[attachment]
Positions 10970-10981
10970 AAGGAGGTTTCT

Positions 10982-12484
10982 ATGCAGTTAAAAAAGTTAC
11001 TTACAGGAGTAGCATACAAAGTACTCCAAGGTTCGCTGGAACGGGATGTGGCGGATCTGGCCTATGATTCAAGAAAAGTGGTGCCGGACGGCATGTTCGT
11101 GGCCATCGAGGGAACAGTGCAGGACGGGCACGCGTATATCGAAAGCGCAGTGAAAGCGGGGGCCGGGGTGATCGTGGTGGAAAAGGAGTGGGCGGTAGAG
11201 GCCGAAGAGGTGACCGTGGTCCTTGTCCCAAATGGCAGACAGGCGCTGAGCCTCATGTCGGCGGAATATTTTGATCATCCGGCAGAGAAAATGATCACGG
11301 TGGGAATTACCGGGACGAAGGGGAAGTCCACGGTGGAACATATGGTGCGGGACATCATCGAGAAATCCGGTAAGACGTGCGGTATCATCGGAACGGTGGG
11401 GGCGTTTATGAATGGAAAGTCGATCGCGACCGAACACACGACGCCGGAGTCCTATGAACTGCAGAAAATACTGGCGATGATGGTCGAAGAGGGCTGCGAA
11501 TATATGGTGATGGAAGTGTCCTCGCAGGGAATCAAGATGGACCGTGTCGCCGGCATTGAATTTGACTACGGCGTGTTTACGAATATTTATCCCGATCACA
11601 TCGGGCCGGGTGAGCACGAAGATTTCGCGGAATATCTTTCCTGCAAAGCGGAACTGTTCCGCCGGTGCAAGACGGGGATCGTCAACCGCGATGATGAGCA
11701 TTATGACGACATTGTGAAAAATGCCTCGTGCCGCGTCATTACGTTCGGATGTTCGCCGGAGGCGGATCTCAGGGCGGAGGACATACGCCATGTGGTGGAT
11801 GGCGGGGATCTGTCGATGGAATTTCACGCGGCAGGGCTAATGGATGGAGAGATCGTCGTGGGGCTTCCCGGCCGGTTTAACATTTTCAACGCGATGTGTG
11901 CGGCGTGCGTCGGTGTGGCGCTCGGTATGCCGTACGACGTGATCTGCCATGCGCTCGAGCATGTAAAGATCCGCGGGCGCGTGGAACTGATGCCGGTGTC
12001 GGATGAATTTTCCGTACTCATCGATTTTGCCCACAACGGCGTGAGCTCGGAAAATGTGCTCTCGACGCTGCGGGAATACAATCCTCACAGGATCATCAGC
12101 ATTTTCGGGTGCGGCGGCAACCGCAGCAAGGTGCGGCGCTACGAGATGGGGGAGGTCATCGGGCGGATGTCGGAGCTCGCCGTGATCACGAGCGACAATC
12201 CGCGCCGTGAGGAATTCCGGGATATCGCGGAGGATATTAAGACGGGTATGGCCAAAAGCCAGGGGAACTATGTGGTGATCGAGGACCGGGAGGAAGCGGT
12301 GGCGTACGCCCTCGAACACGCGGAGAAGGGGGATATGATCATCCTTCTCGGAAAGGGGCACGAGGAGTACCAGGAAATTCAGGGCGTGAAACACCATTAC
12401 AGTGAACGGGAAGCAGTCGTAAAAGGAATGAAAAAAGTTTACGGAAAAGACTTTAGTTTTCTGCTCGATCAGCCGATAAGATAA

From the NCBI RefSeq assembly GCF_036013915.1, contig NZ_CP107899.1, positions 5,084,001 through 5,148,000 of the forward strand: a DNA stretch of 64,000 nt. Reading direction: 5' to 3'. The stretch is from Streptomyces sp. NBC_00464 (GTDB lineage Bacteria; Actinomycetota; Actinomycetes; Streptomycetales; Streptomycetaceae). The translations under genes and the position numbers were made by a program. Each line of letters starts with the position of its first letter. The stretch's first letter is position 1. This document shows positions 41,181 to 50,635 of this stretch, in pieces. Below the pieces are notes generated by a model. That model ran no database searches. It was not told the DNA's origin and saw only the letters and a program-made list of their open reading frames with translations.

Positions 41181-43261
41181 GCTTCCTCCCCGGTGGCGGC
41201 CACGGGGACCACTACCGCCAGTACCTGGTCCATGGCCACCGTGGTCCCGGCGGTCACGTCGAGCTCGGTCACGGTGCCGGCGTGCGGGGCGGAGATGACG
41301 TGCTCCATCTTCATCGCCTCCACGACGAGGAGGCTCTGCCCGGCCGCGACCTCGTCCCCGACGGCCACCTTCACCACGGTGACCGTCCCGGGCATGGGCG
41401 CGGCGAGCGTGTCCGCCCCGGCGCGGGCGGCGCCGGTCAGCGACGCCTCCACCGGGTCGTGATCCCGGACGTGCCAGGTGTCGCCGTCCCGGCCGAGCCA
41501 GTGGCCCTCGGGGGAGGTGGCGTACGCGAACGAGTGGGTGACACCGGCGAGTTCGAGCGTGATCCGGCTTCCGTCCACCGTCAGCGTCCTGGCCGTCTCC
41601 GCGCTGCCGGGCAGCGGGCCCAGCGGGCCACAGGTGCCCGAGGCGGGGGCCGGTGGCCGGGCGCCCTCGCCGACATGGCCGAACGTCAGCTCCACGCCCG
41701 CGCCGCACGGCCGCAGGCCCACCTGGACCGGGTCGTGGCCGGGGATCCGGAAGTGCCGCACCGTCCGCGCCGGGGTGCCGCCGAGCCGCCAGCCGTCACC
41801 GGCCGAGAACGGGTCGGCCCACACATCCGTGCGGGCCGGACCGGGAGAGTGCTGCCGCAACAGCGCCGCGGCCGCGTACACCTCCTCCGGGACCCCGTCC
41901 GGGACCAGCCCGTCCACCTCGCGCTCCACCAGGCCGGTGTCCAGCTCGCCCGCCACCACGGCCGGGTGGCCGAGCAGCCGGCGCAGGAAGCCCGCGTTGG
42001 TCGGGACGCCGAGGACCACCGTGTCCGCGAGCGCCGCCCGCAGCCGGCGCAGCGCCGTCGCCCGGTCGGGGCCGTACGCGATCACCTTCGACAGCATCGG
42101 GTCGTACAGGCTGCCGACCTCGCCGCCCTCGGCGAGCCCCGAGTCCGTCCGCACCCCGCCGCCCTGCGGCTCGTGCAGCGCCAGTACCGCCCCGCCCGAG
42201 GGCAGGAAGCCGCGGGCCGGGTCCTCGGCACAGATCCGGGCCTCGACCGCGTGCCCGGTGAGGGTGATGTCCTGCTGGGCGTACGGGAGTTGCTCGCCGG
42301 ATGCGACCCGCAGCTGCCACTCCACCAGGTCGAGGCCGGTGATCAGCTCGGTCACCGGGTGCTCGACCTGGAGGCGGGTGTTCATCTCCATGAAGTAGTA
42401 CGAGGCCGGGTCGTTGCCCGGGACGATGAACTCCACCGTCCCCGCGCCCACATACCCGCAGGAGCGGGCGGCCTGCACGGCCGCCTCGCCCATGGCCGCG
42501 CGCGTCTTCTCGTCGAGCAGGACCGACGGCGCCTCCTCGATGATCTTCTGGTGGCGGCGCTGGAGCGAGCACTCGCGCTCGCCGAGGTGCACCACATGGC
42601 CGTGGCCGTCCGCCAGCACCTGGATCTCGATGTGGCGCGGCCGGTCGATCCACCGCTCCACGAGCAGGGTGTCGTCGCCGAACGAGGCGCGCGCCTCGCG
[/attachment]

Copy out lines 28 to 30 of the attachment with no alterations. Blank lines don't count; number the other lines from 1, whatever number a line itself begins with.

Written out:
41701 CGCCGCACGGCCGCAGGCCCACCTGGACCGGGTCGTGGCCGGGGATCCGGAAGTGCCGCACCGTCCGCGCCGGGGTGCCGCCGAGCCGCCAGCCGTCACC
41801 GGCCGAGAACGGGTCGGCCCACACATCCGTGCGGGCCGGACCGGGAGAGTGCTGCCGCAACAGCGCCGCGGCCGCGTACACCTCCTCCGGGACCCCGTCC
41901 GGGACCAGCCCGTCCACCTCGCGCTCCACCAGGCCGGTGTCCAGCTCGCCCGCCACCACGGCCGGGTGGCCGAGCAGCCGGCGCAGGAAGCCCGCGTTGG